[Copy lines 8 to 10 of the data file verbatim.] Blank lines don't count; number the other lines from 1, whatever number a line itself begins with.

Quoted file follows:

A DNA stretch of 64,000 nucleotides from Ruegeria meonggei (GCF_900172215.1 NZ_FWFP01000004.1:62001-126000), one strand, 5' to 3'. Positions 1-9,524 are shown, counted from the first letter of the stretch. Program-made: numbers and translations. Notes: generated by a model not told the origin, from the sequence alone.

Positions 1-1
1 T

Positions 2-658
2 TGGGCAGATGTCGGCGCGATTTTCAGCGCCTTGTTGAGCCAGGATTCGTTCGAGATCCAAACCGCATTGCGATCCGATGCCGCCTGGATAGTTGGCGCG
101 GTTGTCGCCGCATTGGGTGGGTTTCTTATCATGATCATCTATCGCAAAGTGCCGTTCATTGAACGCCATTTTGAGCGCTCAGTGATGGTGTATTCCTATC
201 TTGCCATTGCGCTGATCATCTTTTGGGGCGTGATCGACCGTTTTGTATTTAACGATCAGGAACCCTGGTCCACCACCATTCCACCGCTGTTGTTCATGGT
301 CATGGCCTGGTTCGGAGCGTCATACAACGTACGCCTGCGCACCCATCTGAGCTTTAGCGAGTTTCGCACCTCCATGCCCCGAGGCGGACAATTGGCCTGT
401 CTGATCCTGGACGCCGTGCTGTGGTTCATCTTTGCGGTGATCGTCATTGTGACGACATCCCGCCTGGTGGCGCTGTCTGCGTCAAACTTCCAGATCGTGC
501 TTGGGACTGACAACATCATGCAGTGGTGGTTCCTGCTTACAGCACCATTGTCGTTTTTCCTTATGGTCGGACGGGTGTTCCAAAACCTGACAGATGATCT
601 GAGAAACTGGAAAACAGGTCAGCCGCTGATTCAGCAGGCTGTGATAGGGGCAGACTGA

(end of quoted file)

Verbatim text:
301 CATGGCCTGGTTCGGAGCGTCATACAACGTACGCCTGCGCACCCATCTGAGCTTTAGCGAGTTTCGCACCTCCATGCCCCGAGGCGGACAATTGGCCTGT
401 CTGATCCTGGACGCCGTGCTGTGGTTCATCTTTGCGGTGATCGTCATTGTGACGACATCCCGCCTGGTGGCGCTGTCTGCGTCAAACTTCCAGATCGTGC
501 TTGGGACTGACAACATCATGCAGTGGTGGTTCCTGCTTACAGCACCATTGTCGTTTTTCCTTATGGTCGGACGGGTGTTCCAAAACCTGACAGATGATCT